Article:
Monitor colonies for hygienic behavior; ie., the ability to actively rid themselves of both larval and adult A. tumida. Propagate those queen lines found to be beetle-resistant.
Experiment with trapping or cultural control measures. It may be possible to trap beetle larvae as they attempt to reach soil and pupate. Moving colonies may be advisable to keep a beetle population from building up in any particular apiary. The ability of beetles to complete development may vary according to different soil conditions and beekeepers may find some locations naturally less prone to beetle infestation. Fire ants may be a beneficial insect in this context if they are found to prey on pupating beetles.
Bees will normally not clean up equipment or supers full of beetle-fermented honey. However, bees may finish the job if the beekeeper first washes out as much honey as possible with a high-pressure water hose
Treat soil in front of affected hives with GardStar™ soil insecticide or similar approved product.
Treat colonies with CheckMite+ bee hive pest control strip according to label instructions.
AFB is the most serious bacterial disease of honey bee brood and is caused by the bacterium Paenibacillus larvae. The disease is transferred and initiated only by the spore stage of the bacterium. The reason this disease is so serious is that the spores can remain viable and last indefinitely on beekeeping equipment. It is extremely contagious and spreads easily via contaminated equipment, hive tools, and beekeeper’s hands. A beekeeper’s best way to manage AFB is to avoid it.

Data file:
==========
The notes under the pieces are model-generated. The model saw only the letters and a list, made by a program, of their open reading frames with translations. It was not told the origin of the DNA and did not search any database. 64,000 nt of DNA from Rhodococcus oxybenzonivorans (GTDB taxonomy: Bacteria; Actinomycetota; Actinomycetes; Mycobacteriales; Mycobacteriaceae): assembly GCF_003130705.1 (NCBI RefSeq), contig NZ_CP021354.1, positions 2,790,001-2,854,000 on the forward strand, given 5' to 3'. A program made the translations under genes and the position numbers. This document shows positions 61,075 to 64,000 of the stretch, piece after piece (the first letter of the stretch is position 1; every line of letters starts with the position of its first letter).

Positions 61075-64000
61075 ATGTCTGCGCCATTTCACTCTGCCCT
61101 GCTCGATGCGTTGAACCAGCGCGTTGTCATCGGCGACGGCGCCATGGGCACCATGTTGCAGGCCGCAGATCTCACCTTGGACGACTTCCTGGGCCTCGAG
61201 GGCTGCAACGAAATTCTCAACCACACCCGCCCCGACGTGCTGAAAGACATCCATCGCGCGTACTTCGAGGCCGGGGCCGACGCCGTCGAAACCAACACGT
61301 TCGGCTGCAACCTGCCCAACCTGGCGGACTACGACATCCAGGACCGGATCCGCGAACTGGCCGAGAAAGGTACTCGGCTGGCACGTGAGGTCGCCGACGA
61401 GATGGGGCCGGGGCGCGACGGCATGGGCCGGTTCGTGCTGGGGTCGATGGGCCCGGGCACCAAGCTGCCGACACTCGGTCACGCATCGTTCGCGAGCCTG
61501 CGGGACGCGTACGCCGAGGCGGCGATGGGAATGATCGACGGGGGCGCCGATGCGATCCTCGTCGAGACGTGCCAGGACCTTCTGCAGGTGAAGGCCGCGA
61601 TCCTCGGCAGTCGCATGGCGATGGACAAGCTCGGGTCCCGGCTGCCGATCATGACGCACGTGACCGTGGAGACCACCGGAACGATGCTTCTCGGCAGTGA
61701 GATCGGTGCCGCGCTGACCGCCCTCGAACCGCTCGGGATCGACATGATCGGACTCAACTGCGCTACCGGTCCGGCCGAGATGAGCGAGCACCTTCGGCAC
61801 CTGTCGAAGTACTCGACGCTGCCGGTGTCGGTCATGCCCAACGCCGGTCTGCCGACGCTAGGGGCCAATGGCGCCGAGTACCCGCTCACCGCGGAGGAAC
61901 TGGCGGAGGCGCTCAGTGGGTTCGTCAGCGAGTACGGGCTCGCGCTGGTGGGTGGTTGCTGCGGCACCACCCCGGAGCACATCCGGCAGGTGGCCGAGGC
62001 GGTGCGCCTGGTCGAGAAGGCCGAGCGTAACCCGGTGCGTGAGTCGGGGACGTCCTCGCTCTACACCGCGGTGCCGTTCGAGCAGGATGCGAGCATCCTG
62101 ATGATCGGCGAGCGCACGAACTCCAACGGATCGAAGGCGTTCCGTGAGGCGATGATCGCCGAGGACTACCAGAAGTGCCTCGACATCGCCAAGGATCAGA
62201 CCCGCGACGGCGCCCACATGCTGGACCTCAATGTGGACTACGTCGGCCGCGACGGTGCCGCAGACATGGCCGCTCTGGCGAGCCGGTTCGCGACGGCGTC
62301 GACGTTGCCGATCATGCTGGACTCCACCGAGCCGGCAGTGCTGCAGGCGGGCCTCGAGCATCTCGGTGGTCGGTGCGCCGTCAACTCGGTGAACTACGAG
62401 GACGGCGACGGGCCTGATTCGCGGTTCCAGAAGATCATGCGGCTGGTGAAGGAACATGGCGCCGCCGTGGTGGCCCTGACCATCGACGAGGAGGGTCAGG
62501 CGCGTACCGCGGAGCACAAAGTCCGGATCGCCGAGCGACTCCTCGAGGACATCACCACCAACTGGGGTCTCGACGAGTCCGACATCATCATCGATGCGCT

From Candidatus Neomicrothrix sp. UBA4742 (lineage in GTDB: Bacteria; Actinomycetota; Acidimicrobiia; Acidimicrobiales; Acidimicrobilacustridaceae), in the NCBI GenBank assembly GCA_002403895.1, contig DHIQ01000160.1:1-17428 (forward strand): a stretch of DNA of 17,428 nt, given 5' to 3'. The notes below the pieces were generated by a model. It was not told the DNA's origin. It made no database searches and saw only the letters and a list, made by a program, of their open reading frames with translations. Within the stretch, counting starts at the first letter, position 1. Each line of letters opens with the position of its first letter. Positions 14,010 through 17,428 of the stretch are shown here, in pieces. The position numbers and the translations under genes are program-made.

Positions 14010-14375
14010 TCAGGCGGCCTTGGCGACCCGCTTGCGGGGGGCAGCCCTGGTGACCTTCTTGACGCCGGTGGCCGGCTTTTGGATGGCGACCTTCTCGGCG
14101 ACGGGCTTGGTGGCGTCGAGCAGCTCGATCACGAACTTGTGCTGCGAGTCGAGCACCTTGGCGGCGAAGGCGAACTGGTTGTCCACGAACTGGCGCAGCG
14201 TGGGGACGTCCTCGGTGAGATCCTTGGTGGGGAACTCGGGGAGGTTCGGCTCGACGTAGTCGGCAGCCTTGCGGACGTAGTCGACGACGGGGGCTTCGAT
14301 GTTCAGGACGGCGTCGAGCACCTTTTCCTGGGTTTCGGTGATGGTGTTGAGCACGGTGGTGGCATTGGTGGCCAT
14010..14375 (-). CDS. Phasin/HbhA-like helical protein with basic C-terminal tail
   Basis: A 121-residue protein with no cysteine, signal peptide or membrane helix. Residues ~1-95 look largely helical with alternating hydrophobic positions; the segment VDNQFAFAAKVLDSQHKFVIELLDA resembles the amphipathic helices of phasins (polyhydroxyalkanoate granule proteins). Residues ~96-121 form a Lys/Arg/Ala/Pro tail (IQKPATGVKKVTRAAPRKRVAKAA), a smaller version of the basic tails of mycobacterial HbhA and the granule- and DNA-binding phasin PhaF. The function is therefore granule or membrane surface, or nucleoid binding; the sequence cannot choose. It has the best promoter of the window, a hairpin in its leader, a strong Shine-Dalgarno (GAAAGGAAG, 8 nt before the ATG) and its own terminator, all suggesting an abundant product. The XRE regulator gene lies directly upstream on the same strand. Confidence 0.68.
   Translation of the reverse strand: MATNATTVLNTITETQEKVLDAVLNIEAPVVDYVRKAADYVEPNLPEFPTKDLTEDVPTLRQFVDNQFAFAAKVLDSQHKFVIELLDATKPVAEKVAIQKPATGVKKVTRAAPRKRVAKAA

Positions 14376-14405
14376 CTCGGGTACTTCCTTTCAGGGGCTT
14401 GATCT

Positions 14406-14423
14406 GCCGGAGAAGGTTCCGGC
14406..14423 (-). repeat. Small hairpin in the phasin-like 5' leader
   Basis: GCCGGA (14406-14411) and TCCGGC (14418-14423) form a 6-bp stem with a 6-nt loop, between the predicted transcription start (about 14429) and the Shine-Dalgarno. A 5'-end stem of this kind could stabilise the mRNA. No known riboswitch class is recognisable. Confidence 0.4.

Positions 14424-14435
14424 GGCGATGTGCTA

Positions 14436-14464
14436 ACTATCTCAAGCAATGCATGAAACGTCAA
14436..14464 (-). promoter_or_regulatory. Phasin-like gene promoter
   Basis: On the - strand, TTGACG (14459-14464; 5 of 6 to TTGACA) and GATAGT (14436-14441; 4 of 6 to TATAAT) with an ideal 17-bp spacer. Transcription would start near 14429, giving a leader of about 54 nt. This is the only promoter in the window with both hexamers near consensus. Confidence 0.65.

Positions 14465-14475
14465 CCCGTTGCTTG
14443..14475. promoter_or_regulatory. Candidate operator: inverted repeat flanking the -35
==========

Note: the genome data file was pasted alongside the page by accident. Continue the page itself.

Normal healthy larvae are glistening white, but AFB-infected brood turn chocolate-brown and melt into a gooey mass on the floor of the cell. They may exhibit a syndrome called 'pupal tongue' where the tongue protrudes to the top of the cell. As the disease progresses, colonies may also display a pepper box symptom where the cappings are perforated and sunken into the cell. When the larvae are brown and have not formed a hardened scale, the symptom of ropiness can be demonstrated. To do this, poke a stick into this mass, macerate it and withdraw it from the cell. If AFB is present the contents will rope out up to one inch. This is the most definitive field test for AFB. As the dead larva dries, it becomes a black scale that adheres tightly to the cell floor. These scales are difficult to remove and remain a site for constant re-infection. A single scale can contain one billion spores, and it takes as few as 35 spores to trigger the disease. These scales are difficult to see and can easily be missed when purchasing used equipment. Colonies with high levels of AFB will have a foul odor similar to a chicken house. As more and more brood becomes infected and dies, the colony dwindles and eventually collapses.